Break On Through

The house had been quiet at night since we left the hospital. My wife and son had been sleeping on our small bed while I slept on the couch in the living room. This temporary living arrangement was brought on by necessity since his elevated loft bed in the basement was not compatible with our new reality, and the stairs down to his room posed a hazard should he have a seizure and try to navigate his way up to our room in the middle of the night.

The first few nights back home, there was little sleep as we waited to see how our son would do. We’d been in this cycle where we would leave the hospital armed with a new medicine and no seizures only to find ourselves back in the hospital a few days later when the seizures returned in force.

But after a week without an incident, in a house filled with silence, my body was finally able to relax. The slender couch with the small “Home Sweet Home” decorative pillow (that I know I’m not supposed to use) were a welcome relief from the uncomfortable hospital accommodations.

With so many quiet nights in a row, my brain resisted reacting to the alarm bell my ears heard echoing through the halls, the unmistakable sound bellowing from my son’s vocal chords that announced the arrival of another seizure . I rolled off the couch, landed on my feet, and raced to the bedroom at the back of our apartment. I caught a glance at the digital clock on the microwave as I passed. It read 5:32, and I noted it so that we could measure the duration of the seizure, the mechanics of counting and measuring seizures having become rote.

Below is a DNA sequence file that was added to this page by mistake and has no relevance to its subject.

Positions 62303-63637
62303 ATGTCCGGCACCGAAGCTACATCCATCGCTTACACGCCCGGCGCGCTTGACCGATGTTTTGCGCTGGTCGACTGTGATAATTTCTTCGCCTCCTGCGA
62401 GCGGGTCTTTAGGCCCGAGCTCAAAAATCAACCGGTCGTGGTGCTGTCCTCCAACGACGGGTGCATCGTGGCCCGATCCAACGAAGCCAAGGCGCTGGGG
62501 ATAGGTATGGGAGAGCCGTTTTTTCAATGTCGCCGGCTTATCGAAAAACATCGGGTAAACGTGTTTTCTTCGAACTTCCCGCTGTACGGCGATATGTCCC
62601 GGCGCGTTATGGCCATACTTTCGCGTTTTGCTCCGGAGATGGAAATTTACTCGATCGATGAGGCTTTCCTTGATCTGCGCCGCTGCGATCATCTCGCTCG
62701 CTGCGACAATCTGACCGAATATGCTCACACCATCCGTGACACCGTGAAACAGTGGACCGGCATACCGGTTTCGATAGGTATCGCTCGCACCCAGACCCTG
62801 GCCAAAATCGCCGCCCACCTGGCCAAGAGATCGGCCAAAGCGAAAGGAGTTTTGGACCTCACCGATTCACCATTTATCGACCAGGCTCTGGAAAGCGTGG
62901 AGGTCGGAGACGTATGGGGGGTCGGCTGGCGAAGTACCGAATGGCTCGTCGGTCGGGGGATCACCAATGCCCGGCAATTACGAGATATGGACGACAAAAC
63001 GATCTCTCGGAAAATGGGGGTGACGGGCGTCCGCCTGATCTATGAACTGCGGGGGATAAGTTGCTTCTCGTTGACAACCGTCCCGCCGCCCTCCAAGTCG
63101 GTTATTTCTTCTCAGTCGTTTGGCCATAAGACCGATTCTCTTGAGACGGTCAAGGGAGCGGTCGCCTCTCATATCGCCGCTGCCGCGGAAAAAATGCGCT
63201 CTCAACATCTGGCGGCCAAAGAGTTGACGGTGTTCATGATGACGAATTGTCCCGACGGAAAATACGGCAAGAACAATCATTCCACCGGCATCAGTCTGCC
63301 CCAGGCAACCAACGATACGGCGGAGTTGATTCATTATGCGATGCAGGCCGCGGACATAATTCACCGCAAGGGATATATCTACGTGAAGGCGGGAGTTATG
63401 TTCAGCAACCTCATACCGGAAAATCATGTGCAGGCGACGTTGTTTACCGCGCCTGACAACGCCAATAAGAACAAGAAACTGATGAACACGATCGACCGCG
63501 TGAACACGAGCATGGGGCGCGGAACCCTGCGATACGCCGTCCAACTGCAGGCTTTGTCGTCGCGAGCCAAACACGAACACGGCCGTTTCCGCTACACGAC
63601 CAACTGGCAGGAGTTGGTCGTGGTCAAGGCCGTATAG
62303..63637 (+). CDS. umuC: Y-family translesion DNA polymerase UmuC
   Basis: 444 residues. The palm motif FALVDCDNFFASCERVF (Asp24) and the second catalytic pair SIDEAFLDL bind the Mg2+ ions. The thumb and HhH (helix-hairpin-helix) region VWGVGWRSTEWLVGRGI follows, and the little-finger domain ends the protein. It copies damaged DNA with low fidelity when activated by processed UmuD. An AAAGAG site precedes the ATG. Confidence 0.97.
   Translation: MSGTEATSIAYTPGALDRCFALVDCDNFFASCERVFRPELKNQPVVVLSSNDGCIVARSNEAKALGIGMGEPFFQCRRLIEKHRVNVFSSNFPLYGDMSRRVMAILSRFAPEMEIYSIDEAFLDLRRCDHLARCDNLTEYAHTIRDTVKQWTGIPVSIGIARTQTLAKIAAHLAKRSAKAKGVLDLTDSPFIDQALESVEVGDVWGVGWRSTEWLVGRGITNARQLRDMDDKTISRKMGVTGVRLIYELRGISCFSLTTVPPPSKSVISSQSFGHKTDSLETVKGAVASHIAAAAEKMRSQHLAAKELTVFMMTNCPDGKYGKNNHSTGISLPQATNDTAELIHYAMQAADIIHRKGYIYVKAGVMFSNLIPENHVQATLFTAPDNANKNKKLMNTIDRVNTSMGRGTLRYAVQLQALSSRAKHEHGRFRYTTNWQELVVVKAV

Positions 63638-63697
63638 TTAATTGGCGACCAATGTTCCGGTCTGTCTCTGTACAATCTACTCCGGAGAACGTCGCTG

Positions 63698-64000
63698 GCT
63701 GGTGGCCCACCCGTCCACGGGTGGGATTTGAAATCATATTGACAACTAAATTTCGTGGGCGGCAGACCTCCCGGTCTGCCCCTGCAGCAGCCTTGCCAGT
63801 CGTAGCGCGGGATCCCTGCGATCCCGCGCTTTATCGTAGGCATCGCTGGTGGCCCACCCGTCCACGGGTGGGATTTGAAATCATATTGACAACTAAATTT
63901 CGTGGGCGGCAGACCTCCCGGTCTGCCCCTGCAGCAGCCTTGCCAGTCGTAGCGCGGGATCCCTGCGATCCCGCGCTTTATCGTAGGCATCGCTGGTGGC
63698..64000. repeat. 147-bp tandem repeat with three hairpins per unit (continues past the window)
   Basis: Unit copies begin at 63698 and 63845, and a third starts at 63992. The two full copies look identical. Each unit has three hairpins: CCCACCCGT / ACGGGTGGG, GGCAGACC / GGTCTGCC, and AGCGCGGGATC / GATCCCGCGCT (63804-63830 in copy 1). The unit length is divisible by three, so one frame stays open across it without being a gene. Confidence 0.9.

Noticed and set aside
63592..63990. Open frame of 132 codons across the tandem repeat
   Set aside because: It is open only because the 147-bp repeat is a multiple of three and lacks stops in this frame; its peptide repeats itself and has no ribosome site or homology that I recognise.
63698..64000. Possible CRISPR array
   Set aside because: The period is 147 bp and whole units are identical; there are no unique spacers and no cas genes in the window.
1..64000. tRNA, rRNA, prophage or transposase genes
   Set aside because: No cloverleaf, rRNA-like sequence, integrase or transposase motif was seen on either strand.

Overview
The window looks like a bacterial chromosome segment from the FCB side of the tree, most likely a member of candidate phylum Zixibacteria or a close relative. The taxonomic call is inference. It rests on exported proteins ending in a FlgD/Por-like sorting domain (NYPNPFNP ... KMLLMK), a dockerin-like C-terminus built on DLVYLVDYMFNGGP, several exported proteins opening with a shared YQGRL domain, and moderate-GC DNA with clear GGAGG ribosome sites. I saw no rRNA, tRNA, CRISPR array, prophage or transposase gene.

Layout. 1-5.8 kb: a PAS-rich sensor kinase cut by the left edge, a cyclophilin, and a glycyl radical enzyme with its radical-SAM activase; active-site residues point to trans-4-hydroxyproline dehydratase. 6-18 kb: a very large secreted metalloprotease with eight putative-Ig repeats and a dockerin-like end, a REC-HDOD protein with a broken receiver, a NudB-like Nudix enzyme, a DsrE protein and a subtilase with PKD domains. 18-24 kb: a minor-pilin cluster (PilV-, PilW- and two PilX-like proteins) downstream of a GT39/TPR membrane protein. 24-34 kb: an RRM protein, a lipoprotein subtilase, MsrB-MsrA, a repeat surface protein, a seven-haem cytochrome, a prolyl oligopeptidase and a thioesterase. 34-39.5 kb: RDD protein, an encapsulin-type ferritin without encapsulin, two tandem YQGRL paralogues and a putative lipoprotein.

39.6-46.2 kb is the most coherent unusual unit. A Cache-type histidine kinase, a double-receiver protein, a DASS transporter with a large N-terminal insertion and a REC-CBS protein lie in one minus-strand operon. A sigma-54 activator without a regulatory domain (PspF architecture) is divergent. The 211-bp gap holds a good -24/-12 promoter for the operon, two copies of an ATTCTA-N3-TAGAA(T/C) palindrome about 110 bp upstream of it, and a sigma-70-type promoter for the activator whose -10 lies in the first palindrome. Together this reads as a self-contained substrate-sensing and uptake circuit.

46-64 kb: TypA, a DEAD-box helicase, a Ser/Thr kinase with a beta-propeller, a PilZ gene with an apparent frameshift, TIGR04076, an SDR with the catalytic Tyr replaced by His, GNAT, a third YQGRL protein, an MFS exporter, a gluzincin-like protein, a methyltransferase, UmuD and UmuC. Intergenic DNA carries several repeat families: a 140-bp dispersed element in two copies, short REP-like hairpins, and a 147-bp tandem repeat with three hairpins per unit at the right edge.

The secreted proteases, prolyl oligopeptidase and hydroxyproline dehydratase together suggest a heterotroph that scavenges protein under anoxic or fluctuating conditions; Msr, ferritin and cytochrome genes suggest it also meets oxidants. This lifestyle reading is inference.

By the time I reached the bedroom, the thankfully short seizure was already over and my wife was comforting my son. I laid with them for awhile before returning to the couch. This time, my body refused to relax, and I nervously stayed alert to listen for another seizure, which also came later the same morning, followed by another cluster that required the use of the rescue medicines before they dissipated.

They call these “break through” seizures because they occur in spite of the use of anticonvulsants or, in our case, three anticonvulsants and countless prayers. We’ve experienced enough of them to know what we are supposed to do, which is as terrible as it sounds.  But we stayed home and, given our year so far, that is a marked improvement.

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